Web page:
If President Donald Trump loses his reelection bid in November, it will be in part because of his fundamental misunderstanding of the beliefs of “suburban women,” whom he has tried to win back with a series of bizarre and racist appeals that seem more targeted to a stereotype from the 1950s and 1960s than the American women who actually live in those areas today.

a man wearing a suit and tie: President Donald Trump speaks during a campaign rally at Southern Wisconsin Regional Airport, Saturday, Oct. 17, 2020, in Janesville, Wis. (AP Photo/Alex Brandon)

© Alex Brandon/AP
President Donald Trump speaks during a campaign rally at Southern Wisconsin Regional Airport, Saturday, Oct. 17, 2020, in Janesville, Wis. (AP Photo/Alex Brandon)

Many of the female voters who have abandoned Trump recoil from his divisive language and disapprove of both his handling of race relations and the pandemic. But he has tried to convince them to support him through a campaign of fear and xenophobia, with claims about the Democratic agenda that plunge deep into the realm of the ridiculous and would be believed only by the most naïve, low-information voters.

His speech Saturday night in Michigan exemplified those political miscalculations when it comes to women he has referred to as the “suburban housewives of America” as he tried to create fear about crime from immigrants and argued that Joe Biden will upend life in the suburbs by putting public housing projects in the middle of leafy neighborhoods — a reference to an Obama-era housing regulation aimed at ending segregation.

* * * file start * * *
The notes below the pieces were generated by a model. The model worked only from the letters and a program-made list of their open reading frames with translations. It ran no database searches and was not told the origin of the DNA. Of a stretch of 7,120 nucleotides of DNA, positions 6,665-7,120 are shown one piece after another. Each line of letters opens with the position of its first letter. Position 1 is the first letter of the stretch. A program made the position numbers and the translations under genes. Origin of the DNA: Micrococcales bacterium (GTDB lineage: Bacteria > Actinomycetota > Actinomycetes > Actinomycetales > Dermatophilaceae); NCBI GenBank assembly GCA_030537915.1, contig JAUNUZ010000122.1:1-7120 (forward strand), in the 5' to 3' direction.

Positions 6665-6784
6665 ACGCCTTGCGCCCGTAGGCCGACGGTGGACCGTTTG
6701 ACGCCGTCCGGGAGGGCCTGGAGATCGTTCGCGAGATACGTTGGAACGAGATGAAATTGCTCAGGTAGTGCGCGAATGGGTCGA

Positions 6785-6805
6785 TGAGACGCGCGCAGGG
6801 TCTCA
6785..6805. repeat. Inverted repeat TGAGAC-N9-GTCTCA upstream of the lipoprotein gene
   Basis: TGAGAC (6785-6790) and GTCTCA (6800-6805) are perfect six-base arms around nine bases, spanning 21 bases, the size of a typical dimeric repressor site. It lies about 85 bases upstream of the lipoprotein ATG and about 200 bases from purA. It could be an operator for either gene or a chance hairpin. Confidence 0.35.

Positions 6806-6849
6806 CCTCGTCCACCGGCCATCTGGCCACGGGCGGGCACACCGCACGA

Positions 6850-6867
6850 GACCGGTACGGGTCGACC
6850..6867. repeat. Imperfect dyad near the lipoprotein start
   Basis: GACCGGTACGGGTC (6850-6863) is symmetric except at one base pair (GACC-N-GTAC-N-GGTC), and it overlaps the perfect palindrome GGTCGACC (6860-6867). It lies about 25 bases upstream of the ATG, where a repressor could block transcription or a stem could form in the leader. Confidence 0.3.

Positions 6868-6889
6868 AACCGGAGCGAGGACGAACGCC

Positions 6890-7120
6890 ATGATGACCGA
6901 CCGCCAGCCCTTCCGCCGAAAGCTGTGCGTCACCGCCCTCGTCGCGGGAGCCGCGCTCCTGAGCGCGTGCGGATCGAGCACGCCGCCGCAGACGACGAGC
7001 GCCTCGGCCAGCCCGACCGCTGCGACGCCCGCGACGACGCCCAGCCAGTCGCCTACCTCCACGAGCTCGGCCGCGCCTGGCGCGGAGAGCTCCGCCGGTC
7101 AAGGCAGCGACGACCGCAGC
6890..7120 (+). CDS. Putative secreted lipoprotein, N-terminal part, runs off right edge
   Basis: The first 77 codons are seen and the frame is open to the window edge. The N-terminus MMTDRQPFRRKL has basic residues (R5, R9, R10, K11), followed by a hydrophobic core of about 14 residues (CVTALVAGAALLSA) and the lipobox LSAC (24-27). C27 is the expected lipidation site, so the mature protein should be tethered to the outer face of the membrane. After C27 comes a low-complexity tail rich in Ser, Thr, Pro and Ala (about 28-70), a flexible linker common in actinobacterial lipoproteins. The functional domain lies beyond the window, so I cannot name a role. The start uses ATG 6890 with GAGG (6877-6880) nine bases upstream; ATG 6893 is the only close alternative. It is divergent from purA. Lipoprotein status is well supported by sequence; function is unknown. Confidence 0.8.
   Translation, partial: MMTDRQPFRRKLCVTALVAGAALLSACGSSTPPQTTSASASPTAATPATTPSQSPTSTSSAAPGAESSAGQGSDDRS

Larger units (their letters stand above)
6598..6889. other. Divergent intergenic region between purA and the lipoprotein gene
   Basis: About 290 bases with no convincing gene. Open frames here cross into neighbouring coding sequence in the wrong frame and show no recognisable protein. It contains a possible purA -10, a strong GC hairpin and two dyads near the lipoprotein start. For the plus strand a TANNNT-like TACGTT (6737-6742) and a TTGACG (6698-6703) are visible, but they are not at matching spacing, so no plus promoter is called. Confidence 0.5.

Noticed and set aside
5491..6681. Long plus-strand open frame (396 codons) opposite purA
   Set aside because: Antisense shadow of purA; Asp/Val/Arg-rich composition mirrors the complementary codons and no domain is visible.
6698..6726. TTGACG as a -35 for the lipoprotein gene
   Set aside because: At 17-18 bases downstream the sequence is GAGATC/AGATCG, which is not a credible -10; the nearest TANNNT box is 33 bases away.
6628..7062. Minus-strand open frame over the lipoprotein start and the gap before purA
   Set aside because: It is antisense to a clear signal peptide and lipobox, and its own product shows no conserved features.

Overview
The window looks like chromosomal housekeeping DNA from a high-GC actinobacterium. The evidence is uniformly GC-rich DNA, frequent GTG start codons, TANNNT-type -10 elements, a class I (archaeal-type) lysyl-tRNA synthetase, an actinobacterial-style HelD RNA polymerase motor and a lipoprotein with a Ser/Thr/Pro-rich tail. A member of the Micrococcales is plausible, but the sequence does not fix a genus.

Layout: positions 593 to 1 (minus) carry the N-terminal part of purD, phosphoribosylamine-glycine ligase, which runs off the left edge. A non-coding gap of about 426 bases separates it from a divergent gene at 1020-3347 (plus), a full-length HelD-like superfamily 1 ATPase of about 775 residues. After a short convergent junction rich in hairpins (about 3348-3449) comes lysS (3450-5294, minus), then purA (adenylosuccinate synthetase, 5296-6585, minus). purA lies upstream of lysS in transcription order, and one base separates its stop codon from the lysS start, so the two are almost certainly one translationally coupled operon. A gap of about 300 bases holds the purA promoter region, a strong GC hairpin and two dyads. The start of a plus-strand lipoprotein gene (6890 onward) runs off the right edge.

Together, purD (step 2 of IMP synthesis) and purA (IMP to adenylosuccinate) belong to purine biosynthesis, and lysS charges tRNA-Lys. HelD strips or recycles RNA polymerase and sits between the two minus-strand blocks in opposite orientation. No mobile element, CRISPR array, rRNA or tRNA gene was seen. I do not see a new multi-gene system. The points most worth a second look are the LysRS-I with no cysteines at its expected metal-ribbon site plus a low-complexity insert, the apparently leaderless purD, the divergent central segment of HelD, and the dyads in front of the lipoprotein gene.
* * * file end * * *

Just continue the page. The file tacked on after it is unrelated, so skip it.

“Would you like a nice low-income housing project next to your suburban beautiful ranch style house? Generally speaking, no,” Trump said in Muskegon. “I saved your suburbs — women — suburban women, you’re supposed to love Trump,” he said.

The President went on to make the ludicrous claim that Biden and Democrats want to overwhelm Michigan neighborhoods with refugees from Syria, Somalia and Yemen, and “poorly vetted migrants from jihadist regions.”

Continuing his long-standing pattern of mocking women he perceives as opponents in sexist or misogynistic language — a tactic that does not go over well with women in either party — Trump attacked Democratic Gov. Michigan Gretchen Whitmer during the same rally, along with his 2016 opponent Hillary Clinton, and NBC’s Savannah Guthrie, who moderated his Thursday night town hall.

Trump accused Whitmer, whom he has previously called “a dictator,” of unnecessarily locking down her state as she fought the pandemic. That led his crowd to break into a chant of “Lock her up!” a little more than a week after federal authorities revealed a plot by extremists to kidnap Whitmer and overthrow the government.

Rather than condemning the derailed plot — which led to terrorism, conspiracy and weapons charges against more than a dozen men — or discouraging that kind of divisive language, Trump essentially endorsed the cheer with his authoritarian rhetoric about jailing his political opponents by adding Clinton and the Biden family into the mix.

“Lock them all up,” Trump replied to the crowd.

He complained that Whitmer said publicly that his refusal to denounce White supremacists, extremists and hate groups has emboldened activists like those who